Director: Bruce Fontaine
Producer: Bruce Fontaine, Theo Kim
Cast: Brian Ho, Don Lew, Paul Wu, Paul Wu, Anthony Towe, Nickolas Baric, Eddy Ko Hung, Raymond Chan, Peter Chao, Osric Chau, Josette Jorge, Valerie Tian
Running Time: 89 min.
By Kyle Warner
Even as a kid, when I watched Jackie Chan movies I was always well aware that, as awesome as Jackie was, the performers he shared his fight scenes with had to be on a high level, too. Jackie might’ve gotten the larger share of the hero moves, near-death escapes, and giant stunt pieces, but it was his opponents that added that dramatic tension to the fights. I’ll never learn the names of half these guys and gals who helped make these movies what they are. But one name I did pick up on was Bruce Fontaine, perhaps best known as one of the bad guys in Operation Condor. The fight on the moving platforms in Operation Condor as Jackie fights off multiple villains (including Fontaine) is one of the best sequences in the entire Jackie Chan filmography, and part of that credit belongs to the stuntmen who helped make it happen.
Though Fontaine remains an active stunt coordinator and performer today, he has not been featured in on-screen roles as much lately. Fontaine’s last acting credit for a Hong Kong film was Benny Chan’s 1996 action movie Big Bullet. Now Fontaine is onto a new stage in his film career: director.
Beyond Redemption is a Canada based action movie about a cop undercover in an Asian gang. Fontaine fills his cast with stunt performers, most of whom have only acted sparingly in speaking roles. The film’s writer’s room also shows little experience. This is about as indie, do-it-yourself as filmmaking can get. And, just so we’re clear, I applaud such an effort. I really do. For while I don’t think Beyond Redemption is a great movie, that can-do spirit is always evident.
The plot is somehow overly simple and also confusing at the same time. Billy (Brian Ho) is an undercover cop, but this is only confirmed to us about 1/3 into the picture. Billy’s posing as a new member of a gang led by Yuan (Don Lew). And though it seems that Billy’s seen enough violence and drugs to easily get the gang convicted, he wants to hold off until a mysterious home invasion plot unfurls.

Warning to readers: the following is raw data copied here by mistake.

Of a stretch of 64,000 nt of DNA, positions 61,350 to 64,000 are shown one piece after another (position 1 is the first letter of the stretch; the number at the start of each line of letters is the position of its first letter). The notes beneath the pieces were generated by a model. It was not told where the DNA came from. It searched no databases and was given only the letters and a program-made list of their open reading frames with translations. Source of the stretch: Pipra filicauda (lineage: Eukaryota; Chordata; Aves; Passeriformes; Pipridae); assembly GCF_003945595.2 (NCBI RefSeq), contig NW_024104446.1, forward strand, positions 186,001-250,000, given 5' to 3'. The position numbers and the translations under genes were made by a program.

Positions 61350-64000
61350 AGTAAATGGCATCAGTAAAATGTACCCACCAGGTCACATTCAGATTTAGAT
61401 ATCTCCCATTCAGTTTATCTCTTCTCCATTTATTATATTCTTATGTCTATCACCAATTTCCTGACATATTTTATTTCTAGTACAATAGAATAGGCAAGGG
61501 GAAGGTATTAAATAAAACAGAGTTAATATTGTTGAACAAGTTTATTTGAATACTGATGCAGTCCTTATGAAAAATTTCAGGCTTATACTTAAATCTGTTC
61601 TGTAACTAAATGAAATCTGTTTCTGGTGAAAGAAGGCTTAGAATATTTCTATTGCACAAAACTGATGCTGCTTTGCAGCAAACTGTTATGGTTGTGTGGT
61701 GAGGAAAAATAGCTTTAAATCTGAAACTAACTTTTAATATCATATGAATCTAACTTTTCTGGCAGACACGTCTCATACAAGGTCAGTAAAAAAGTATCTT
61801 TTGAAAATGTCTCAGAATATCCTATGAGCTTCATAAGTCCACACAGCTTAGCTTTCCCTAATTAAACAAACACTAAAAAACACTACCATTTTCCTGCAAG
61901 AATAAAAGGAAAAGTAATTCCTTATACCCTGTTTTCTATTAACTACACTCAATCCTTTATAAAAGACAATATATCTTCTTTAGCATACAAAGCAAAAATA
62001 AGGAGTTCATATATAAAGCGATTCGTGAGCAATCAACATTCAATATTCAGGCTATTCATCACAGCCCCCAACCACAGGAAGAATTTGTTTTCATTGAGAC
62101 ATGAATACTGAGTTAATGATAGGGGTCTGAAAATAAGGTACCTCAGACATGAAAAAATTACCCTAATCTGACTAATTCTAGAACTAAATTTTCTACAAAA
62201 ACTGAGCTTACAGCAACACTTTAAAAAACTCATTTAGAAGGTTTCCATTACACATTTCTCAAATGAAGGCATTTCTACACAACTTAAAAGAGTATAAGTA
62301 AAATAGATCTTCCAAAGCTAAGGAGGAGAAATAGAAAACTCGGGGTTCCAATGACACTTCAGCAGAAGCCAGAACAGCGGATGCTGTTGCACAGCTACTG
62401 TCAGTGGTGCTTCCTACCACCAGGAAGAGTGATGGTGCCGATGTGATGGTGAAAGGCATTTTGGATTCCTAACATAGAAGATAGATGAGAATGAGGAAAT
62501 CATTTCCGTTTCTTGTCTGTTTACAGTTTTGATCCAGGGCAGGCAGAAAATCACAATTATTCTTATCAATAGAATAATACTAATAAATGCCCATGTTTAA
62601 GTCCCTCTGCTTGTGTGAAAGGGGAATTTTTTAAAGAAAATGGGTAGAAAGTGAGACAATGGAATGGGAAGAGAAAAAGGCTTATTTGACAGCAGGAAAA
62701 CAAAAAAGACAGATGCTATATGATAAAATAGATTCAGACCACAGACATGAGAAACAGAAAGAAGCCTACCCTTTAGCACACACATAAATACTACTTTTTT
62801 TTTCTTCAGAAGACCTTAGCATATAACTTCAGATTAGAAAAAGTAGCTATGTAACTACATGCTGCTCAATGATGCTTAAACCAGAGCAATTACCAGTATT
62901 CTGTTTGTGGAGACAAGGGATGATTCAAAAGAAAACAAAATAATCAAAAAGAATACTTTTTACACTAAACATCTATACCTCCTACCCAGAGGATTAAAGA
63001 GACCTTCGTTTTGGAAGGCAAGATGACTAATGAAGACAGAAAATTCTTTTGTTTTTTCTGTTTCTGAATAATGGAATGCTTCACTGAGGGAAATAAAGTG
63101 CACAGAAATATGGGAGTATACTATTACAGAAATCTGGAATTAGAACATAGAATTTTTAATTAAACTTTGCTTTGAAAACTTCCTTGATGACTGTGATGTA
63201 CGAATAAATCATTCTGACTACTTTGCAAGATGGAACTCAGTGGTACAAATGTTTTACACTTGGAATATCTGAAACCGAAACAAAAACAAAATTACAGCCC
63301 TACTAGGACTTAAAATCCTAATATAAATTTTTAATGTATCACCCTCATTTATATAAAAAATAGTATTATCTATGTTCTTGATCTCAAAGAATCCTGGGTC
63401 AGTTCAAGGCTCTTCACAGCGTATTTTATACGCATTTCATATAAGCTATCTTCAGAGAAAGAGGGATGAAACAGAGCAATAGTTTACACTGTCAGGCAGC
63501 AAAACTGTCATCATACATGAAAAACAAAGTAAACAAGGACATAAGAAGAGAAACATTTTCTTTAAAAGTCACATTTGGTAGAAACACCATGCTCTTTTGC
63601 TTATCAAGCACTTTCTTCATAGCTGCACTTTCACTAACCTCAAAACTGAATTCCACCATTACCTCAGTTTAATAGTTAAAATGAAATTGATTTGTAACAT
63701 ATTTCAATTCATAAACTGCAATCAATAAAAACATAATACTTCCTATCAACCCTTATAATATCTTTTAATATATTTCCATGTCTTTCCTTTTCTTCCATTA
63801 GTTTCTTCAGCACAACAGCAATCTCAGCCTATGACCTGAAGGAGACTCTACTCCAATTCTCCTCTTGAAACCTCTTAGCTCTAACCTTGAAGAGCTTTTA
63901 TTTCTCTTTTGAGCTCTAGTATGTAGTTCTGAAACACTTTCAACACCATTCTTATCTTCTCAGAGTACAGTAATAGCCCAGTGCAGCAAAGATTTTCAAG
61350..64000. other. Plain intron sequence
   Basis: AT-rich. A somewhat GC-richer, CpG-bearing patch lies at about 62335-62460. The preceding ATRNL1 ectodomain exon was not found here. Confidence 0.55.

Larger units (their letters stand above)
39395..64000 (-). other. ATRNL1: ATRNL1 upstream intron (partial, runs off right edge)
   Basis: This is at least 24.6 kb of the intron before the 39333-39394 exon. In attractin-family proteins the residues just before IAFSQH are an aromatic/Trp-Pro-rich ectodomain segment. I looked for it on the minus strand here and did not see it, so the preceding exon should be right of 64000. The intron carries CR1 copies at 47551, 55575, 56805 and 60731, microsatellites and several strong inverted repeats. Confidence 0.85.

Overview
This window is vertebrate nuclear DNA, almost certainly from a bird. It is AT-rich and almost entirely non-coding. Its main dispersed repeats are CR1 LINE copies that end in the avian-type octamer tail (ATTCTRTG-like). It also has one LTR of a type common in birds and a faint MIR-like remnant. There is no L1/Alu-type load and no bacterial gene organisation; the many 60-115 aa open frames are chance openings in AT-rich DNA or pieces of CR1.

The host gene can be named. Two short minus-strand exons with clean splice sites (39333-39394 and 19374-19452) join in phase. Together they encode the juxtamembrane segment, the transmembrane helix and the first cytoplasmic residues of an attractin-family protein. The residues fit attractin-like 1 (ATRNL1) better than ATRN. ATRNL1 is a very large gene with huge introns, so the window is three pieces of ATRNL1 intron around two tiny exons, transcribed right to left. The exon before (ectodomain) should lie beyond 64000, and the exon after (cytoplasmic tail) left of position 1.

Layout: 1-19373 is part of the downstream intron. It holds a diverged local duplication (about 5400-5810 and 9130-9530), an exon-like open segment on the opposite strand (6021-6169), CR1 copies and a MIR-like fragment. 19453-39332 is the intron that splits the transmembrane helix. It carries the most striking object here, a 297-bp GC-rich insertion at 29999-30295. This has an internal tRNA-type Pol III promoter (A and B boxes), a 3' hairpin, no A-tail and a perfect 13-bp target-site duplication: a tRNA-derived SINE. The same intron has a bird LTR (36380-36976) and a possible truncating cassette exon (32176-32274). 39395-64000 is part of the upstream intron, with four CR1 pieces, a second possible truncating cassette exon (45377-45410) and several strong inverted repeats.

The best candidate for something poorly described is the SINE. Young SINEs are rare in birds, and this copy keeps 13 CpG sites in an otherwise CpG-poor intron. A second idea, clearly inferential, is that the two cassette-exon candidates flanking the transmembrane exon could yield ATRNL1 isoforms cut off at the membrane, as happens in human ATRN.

Elsewhere in the story, Xi Long (Anthony Towe), a tech businessman with links to the Triads, is involved with selling a new program to an interested Middle Eastern buyer. Before the end of the film, these two parallel stories will collide. However, until that time, it’s a little unclear just why Xi Long and his business partners are important to the film.
It’s a poor screenplay. The story is rife with concepts we’ve seen done better in other, similar undercover crime pics. The way the plot unfolds is a little confusing, as it keeps some things secret or vague for too long. And the dialogue is all testosterone and profanity.
The actors aren’t bad. It’s clear that they’re rather inexperienced but I thought they were a likable bunch. Brian Ho (Outcast) could use more work in dramatic line readings, but he’s convincing and cool in the action scenes. Don Lew (Star Trek Beyond) is solid as the bad guy, Yuan. I particularly liked Paul Wu (The Package) as Bosco, the lead henchman, who’s a big, intimidating figure. Hong Kong legend Eddy Ko (Duel to the Death) has a cameo appearance as an ally of Xi Long, and it was cool to see him again even if his role is minor. Popular internet personalities Paul Chao, The Chengman, and Leenda Dong also have supporting roles in the film.
Director Bruce Fontaine appears to be a big fan of the late Tony Scott, here adopting the visual style found in many of Scott’s later films. He gives the film a blurry, drunk-at-a-concert vibe, and I actually think it’s pretty cool. He even borrows the use of exaggerated, stylized subtitles that were seen in Scott’s Man on Fire. (A further note on the subtitles in Beyond Redemption: though the film is mostly in English, there is some subtitled Chinese dialogue. And considering there’s so little of it, one would’ve hoped it’d be better proofread so as to be rid of typos.) In the action scenes, Fontaine films things well, and we get to see the film’s stars show off their stuff. But one wishes his editing was tighter, so as to keep the movie flowing better.
In this reviewer’s opinion, Beyond Redemption isn’t a very good film. As a low-budget action movie, the film’s plot and characters are not interesting enough to rise above certain amateurish aspects of the production. Still, it’s not all bad, and one can see potential here for both director Fontaine and his cast.
I hope to see actors Brian Ho, Don Lew, and Paul Wu, go onto bigger and better things, and I’ll explain why: there are not nearly enough roles for Asian men and women in North America’s film productions. Unless we’re talking about familiar action stars like Jackie, Jet, and Donnie, most Asian actors are relegated to background roles in Hollywood. Debates continue about why, why, WHY are there not more Asian men and women in a film like 2017’s Ghost in the Shell. And—though I do not defend that film’s reasoning and I think Max Landis is a punk—I will say that our film industry has not done enough to foster Asian acting talent at home. Hollywood prefers instead to import an international actor once their star has grown bright enough. And if such a star doesn’t exist, then things like Ghost in the Shell starring Scarlett Johansson happen. There need to be more films like Beyond Redemption, movies where actors like Brian Ho can grow, refine their craft, and hopefully gain some new fans. This film was not all that it could’ve been but I appreciate the effort to showcase Asian talent in a North American film and hope to see more (hopefully superior) films like it in the future.
Kyle Warner’s Rating: 4.5/10